What is art criticism for?

The practice of art criticism is riddled with contradictions. These contradictions are sometimes reduced to sterile oppositions like form and content, social art and autonomous art, idea and experience, avant-garde and kitsch, idealism and materialism, so on and so forth.

One of the most significant contradictions is the one between art criticism and its sibling, art. Oscar Wilde recognized this over a century ago when he wrote that “criticism is itself an art.” But in the face of “critical art,” what is criticism when art takes up its function? Art criticism must recognize its tension with art, it must exploit this—it must be willing to enter into this tension with art—but it must explore this tension with so-called critical art above all.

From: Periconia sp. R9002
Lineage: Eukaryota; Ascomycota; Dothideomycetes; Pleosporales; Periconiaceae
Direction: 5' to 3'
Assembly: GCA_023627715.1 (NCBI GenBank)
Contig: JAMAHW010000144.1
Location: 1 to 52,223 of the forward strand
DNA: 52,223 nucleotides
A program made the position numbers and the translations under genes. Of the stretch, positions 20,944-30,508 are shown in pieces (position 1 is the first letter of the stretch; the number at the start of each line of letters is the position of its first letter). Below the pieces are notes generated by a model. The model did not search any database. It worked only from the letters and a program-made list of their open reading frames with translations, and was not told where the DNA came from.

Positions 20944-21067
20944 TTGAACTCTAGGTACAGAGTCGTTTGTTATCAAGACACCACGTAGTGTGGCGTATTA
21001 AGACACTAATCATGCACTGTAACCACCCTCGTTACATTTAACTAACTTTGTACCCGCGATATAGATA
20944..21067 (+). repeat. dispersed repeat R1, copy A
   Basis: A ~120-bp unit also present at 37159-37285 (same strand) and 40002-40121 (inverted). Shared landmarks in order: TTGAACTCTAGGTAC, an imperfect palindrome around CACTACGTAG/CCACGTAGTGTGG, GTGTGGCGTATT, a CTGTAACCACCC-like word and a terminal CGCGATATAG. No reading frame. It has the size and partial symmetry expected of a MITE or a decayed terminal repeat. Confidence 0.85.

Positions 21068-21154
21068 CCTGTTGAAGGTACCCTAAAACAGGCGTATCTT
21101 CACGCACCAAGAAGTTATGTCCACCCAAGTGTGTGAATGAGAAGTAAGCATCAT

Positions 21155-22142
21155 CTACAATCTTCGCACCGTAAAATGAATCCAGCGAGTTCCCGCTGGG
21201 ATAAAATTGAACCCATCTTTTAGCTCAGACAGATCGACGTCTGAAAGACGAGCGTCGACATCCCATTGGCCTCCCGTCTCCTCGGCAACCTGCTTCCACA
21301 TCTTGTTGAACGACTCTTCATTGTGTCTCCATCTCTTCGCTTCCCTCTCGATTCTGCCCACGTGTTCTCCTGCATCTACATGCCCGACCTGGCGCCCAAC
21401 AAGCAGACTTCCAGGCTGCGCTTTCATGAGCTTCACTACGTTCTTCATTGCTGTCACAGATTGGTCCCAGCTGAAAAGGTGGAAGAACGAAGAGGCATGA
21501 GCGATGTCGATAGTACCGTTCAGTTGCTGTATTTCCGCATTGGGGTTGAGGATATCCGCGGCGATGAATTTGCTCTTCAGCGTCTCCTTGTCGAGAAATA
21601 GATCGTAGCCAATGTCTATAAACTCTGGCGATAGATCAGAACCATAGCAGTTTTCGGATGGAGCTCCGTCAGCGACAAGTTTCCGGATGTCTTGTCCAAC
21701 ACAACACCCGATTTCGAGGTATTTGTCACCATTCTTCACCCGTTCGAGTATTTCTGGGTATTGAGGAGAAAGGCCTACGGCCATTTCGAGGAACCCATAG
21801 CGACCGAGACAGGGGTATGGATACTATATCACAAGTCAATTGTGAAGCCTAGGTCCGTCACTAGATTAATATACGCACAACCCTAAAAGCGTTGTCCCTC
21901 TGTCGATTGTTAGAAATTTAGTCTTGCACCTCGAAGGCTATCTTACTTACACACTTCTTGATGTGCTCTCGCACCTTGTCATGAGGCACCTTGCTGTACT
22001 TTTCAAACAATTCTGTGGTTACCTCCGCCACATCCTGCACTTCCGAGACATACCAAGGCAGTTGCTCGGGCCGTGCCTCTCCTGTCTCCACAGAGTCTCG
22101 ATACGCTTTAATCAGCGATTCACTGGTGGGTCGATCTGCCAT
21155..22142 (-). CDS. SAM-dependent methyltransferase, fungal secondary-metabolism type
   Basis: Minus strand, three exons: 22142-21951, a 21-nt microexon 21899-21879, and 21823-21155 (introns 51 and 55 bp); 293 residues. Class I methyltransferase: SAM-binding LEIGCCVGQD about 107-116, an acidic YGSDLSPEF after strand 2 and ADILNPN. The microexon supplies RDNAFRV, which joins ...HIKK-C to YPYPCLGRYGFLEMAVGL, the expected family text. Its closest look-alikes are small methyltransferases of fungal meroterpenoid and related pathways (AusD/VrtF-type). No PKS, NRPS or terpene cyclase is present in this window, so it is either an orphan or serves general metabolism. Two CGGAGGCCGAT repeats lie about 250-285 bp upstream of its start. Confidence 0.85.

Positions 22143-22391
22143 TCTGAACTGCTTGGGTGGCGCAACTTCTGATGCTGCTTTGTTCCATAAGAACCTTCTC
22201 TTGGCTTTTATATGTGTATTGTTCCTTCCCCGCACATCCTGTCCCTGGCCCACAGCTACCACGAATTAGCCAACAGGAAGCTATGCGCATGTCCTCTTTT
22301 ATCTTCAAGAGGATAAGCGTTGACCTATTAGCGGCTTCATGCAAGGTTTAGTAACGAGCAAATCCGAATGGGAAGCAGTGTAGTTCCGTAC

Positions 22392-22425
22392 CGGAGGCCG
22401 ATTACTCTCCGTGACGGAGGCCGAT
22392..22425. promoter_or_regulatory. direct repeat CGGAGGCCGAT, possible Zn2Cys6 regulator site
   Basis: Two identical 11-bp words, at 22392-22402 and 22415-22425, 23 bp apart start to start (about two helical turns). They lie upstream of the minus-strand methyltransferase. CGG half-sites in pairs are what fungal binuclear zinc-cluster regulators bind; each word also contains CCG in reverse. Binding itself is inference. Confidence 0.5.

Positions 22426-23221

The development of conceptual art in the 1960s was the most significant moment in which art criticism was undermined. One must, then, seriously consider whether or not the ideas and institutions that were so widely called into question in the mid-to-late 20th century, in terms of their being ethically and politically compromised, have actually been “overcome” in a manner that we can label progressive and laudable. If not, we must consider the possibility that in the context of hyper-mediation and the supposed usurpation of the art world by the art market, these institutions and ideas have simply decayed or, even worse, just come out of fashion. All that is called “new” and “contemporary” is not an indication of progress. It may not even be new. This is not to say that there can be no new ideas about contemporary art expressed in art criticism. I wish only to complicate the assumption of what is new. One often discovers that what contemporary artworks are trying to do has already been attempted before, and so the history of a certain practice, along with its critical response, can illuminate art in the present. On the flip side, a critic can ask why certain issues keep being revisited by artists, and how those issues differ. The point is that art criticism is a writing practice to explore continuity as much as change.